I once heard Lester Roloff give a rant on the radio, about what he thought was an incompetent airline clerk, and he used the term "Lord have mercy" in his "rant". I wrote him a letter, and said I knew the Lord had mercy, but asked him if Lester Roloff did.
He was killed not long after, in a plane crash. I was glad I'd written the letter.
Well, I've had my say in the SBC. Had a good time being about that work, too, and have loved fellowshipping with the guys at the Annual Meeting. But God has told me that is precisely the WRONG reason to attend. It's not about having a good time, having my say, getting quoted in the newspapers, or appearing on camera. It's not about hanging out with Neat Guys, and it's not about recognition. It's about serving God.
I'd hoped that the Task Force would finally see beyond that "Catch-22" of the SBC, and do some leading. In autonomous churches, pastors and leaders can be as lackadaisical in their approach to discipleship as membership preferences and budget pressures induce them to be. The fact that it took two tries (that I know of, personally) to get a resolution passed calling on churches to clean up their membership rolls, ought to tell you something. As should the fact that it took a motion from the floor to add in a clause calling for corporate repentance for (what Dr. Patterson described as) misleading ourselves and the public by claiming as members, people who had no real connection with our churches. And that amendment passed narrowly, telling me that pastors, in a too-large percentage, don't want to change their counting practices. And weren't sorry for saying they had all this many members when 2/3 of them have disappeared.
Apparently, they haven't repented or changed membership reporting practices..
This is the King's business we're about down here. The SBC acts as if it's theirs. Like .. if WE are not reaching a region, the region isn't being reached. If WE are not spending much money in an area, that area is being "under-served".
Alas, the Task Force, while it could have shown real substantive leadership, came forth with a report that suggested a few notable changes, but nothing that says to me they're doing much more than re-arranging the deck chairs.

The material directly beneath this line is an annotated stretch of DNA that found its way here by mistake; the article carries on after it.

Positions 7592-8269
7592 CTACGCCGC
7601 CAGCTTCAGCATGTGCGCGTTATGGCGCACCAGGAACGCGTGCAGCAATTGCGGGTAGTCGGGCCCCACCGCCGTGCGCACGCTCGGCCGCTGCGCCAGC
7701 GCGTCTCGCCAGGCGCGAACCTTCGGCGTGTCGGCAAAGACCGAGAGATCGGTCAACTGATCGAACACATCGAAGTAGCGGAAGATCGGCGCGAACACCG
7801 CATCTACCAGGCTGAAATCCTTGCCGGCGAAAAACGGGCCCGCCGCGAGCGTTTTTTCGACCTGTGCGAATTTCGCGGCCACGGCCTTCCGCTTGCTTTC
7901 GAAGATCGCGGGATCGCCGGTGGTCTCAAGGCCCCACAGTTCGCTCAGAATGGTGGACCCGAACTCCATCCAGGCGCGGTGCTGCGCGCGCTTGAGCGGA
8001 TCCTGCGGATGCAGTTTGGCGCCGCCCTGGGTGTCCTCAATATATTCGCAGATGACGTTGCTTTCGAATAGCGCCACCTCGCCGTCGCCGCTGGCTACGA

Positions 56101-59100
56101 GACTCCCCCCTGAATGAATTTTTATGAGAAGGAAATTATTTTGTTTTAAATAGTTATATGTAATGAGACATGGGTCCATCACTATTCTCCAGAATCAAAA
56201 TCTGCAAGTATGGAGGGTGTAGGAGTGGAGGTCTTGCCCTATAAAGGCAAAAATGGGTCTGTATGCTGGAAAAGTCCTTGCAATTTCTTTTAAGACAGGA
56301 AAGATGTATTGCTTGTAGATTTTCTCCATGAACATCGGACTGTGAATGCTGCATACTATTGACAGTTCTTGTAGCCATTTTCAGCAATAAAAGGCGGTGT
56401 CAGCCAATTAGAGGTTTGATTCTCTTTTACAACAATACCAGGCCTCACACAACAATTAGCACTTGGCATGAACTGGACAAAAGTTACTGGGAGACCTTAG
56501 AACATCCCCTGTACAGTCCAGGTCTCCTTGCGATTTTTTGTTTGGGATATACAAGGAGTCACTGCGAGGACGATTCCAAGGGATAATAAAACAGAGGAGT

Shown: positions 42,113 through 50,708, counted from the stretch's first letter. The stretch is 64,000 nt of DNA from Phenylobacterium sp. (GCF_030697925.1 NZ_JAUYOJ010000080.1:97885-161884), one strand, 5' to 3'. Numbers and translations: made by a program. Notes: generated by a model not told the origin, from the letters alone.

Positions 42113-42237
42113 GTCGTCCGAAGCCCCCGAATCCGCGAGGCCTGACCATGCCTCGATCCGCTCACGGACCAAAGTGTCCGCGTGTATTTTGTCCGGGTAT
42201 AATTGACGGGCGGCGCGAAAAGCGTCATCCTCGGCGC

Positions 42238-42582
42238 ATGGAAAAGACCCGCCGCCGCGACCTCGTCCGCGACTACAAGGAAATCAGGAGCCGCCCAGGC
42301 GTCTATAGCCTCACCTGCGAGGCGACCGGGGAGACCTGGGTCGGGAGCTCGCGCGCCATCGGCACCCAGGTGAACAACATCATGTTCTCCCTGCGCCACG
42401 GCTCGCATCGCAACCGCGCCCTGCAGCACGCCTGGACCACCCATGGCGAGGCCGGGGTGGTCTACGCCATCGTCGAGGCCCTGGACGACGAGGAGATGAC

So, anyway, God's instructions to Jeremiah, outlined in Chapter 7, verse 16, reached out and grabbed me by the scruff of the neck a couple weeks ago. Herewith ...
"So do not pray for this people nor offer any plea or petition for them; do not plead with me, for I will not listen to you.."
And I think back to what I said about what might happen, in Greensboro in 2006, and if I believed what I said then, I'm constrained to either go to Orlando and spectate, or stay away.
I choose the latter. And, according to Tom Parker's comment on my reasons for not going to Orlando, the few little things I've suggested didn't just go unnoticed.
When I was a kid, my family was acquainted with a neighbor family, who absolutely smothered their young son with attention and affection, did his homework for him, his dad even practiced trombone for him, just never let him grow up. He ended his military service in a jail and his dad had to go bail him out. All that time, my family said "isn't it awful....", but nobody ever said anything to them. I resolved, from that point on, that when we all knew somebody ought to say something, I didn't want to sit by and agree. I wanted to speak up.
I have, and now you know why.